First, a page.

This study focused on the benefits sought by university-educated women who travel for pleasure. Twenty-seven benefit statements were derived through a literature review and chosen a priori to represent nine separate benefit dimensions. A principal components analysis was used to reduce the data into benefit dimensions. Based on an outcome of nine benefit dimensions, not all of which met the a priori assumptions, cluster analysis was employed to identify similar "types" of respondents. The findings showed that there are three possible types of female travelers: rest and relaxation seekers, family/social seekers, and action seekers. When differences between the types of travelers were addressed, only employment status proved to be significant. Family/social seekers were more inclined than the other groups to be composed of working women.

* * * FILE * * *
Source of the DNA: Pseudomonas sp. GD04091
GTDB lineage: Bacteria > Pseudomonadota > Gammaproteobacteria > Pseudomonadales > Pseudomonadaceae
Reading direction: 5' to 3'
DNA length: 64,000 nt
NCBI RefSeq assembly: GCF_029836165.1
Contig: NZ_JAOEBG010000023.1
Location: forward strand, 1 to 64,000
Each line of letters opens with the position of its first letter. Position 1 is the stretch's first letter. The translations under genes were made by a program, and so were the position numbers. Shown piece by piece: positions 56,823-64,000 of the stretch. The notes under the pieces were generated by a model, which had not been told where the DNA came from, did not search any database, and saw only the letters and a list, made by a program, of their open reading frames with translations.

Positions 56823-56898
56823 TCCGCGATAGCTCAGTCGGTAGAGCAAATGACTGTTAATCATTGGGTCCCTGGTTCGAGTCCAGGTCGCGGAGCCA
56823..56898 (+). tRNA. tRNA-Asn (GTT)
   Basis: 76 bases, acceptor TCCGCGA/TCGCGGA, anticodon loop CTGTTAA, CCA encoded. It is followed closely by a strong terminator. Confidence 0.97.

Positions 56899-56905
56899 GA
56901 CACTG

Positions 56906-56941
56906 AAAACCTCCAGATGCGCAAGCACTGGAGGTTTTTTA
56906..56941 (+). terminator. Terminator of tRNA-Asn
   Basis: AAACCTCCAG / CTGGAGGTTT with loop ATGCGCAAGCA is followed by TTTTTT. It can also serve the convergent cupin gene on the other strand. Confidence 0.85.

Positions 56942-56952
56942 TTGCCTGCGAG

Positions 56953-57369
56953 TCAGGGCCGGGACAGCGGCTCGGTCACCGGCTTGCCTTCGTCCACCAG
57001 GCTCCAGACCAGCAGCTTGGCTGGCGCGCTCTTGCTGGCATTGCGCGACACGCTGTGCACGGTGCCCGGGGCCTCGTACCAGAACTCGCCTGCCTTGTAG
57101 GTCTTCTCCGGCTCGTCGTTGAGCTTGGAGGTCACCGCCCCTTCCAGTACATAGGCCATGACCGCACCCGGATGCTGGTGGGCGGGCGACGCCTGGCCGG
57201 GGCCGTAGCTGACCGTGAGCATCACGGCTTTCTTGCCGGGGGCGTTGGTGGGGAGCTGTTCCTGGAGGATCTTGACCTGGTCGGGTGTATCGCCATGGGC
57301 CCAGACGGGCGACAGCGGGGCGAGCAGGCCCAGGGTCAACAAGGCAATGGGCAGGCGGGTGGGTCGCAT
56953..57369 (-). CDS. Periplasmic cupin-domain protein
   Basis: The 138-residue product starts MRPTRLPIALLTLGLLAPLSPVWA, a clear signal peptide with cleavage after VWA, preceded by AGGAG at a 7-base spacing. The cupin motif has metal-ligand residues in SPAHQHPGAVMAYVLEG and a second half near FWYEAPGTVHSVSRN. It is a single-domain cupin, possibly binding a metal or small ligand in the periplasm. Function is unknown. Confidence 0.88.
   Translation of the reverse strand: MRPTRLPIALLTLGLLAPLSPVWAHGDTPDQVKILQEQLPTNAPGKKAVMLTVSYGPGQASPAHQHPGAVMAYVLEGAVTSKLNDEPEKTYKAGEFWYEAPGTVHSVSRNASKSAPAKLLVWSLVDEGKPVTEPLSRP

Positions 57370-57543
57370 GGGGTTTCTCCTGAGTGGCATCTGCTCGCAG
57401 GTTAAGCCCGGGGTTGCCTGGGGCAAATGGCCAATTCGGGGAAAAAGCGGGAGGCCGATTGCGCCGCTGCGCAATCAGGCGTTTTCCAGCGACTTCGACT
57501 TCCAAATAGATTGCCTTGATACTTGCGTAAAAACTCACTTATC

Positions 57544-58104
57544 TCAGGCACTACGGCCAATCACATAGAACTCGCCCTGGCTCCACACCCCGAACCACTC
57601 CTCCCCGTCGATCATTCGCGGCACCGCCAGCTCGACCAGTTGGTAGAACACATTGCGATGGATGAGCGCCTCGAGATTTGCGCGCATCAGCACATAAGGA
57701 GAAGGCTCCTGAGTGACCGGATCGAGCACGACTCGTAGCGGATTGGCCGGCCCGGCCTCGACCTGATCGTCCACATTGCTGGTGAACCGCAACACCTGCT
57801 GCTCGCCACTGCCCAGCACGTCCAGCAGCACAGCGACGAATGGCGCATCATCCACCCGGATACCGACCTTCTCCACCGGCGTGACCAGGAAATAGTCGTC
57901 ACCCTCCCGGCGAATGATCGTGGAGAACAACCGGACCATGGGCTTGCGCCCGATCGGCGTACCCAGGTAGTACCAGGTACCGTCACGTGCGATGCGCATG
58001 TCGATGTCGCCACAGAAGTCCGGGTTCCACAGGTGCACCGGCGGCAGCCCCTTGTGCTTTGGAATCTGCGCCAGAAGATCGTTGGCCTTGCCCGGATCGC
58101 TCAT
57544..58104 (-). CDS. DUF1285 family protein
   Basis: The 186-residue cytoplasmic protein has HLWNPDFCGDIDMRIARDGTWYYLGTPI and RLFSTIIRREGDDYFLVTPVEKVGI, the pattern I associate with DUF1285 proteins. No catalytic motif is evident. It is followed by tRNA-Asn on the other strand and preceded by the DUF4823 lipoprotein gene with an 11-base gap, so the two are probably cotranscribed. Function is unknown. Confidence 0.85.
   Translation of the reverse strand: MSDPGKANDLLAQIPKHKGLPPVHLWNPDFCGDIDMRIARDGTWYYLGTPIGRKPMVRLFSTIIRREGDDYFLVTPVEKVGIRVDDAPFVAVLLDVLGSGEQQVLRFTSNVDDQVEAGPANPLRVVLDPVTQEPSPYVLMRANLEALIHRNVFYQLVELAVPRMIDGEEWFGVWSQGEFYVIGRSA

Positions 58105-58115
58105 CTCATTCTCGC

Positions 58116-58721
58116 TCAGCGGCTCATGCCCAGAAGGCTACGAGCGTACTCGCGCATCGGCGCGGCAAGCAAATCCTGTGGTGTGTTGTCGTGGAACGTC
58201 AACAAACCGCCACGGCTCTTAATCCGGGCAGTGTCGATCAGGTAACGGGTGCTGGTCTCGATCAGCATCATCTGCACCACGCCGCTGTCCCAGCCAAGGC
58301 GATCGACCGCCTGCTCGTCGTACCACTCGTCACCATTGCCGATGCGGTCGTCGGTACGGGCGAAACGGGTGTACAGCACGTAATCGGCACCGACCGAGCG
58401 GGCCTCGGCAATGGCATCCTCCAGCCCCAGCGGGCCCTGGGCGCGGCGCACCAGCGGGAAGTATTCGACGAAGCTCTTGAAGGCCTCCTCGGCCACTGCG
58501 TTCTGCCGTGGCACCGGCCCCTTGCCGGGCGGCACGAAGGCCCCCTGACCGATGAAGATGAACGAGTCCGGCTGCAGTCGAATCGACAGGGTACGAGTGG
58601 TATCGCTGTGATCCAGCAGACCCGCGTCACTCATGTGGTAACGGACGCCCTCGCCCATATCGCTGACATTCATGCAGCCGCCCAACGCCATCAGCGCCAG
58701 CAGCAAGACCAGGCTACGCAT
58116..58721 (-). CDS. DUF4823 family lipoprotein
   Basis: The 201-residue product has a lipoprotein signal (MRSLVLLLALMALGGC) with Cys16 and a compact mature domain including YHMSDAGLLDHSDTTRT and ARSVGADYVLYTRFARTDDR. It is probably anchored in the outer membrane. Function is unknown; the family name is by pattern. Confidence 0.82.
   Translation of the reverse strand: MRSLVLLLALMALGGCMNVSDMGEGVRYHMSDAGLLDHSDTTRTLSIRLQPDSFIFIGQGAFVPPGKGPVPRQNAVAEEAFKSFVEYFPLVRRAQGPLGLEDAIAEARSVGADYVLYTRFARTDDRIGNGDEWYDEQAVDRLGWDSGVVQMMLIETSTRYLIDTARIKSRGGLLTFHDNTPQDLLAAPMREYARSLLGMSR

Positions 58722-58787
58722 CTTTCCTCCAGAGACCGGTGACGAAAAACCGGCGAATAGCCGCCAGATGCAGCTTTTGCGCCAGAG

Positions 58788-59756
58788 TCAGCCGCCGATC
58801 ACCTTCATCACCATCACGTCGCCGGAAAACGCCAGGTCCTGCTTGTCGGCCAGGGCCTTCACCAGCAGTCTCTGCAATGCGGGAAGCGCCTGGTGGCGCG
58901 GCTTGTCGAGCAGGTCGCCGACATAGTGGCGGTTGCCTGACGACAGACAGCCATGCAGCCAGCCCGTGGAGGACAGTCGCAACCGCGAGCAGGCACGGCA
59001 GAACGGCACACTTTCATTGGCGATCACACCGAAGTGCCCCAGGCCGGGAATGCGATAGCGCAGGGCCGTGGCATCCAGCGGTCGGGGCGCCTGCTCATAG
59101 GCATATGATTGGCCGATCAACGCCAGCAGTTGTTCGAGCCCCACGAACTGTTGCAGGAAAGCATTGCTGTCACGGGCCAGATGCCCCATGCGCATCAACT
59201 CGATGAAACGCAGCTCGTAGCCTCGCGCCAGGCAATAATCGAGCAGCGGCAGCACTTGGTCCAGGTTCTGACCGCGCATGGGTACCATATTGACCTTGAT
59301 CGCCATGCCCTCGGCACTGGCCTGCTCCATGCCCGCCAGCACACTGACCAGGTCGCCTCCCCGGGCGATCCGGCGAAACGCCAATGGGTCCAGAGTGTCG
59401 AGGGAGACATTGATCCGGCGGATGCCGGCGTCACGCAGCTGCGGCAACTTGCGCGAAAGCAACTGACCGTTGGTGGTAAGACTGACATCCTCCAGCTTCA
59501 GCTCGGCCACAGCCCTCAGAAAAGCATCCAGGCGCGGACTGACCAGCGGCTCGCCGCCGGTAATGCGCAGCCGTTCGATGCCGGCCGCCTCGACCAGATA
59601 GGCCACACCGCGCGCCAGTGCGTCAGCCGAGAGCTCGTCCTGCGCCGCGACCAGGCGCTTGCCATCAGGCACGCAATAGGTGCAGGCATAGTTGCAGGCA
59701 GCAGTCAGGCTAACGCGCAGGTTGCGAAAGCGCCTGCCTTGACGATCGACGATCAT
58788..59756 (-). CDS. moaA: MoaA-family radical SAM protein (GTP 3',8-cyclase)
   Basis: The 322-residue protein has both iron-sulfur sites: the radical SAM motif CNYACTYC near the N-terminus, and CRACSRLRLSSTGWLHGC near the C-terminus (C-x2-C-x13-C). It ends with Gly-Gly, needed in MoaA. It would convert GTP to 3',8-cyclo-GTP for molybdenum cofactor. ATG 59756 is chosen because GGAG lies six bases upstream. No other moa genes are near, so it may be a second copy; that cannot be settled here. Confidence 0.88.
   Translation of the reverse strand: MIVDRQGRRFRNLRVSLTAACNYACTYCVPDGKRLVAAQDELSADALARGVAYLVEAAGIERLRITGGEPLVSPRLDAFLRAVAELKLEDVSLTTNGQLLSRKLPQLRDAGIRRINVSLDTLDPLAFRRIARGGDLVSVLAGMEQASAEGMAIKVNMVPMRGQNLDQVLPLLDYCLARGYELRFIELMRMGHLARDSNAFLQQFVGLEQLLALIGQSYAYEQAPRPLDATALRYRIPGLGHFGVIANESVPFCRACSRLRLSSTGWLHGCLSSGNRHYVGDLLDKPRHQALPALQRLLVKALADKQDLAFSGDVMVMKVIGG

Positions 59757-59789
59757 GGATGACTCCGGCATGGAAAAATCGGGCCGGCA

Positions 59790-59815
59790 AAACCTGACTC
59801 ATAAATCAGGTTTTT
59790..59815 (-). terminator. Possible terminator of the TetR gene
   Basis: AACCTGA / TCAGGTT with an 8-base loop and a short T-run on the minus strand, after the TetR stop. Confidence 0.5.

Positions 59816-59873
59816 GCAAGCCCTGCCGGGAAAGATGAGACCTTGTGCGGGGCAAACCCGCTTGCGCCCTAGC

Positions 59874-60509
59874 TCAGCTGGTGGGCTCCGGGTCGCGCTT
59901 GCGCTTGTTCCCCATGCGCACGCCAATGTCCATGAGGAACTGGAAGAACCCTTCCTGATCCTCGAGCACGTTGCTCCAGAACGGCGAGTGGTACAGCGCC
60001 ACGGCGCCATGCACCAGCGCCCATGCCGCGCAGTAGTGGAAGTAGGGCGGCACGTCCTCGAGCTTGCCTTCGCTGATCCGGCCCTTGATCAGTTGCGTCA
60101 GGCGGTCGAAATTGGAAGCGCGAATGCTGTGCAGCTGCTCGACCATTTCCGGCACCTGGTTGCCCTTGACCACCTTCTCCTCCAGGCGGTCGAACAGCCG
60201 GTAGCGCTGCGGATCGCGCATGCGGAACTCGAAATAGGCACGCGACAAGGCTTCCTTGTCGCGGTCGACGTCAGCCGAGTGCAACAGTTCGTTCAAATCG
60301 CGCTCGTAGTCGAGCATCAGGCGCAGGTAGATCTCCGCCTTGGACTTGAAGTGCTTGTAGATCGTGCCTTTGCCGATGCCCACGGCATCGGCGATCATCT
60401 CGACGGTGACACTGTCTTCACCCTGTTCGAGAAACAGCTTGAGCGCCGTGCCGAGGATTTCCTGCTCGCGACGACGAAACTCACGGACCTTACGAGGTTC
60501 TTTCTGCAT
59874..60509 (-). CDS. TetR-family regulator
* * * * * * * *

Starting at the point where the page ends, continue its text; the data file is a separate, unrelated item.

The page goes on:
All Science Journal Classification (ASJC) codes
- Geography, Planning and Development
- Tourism, Leisure and Hospitality Management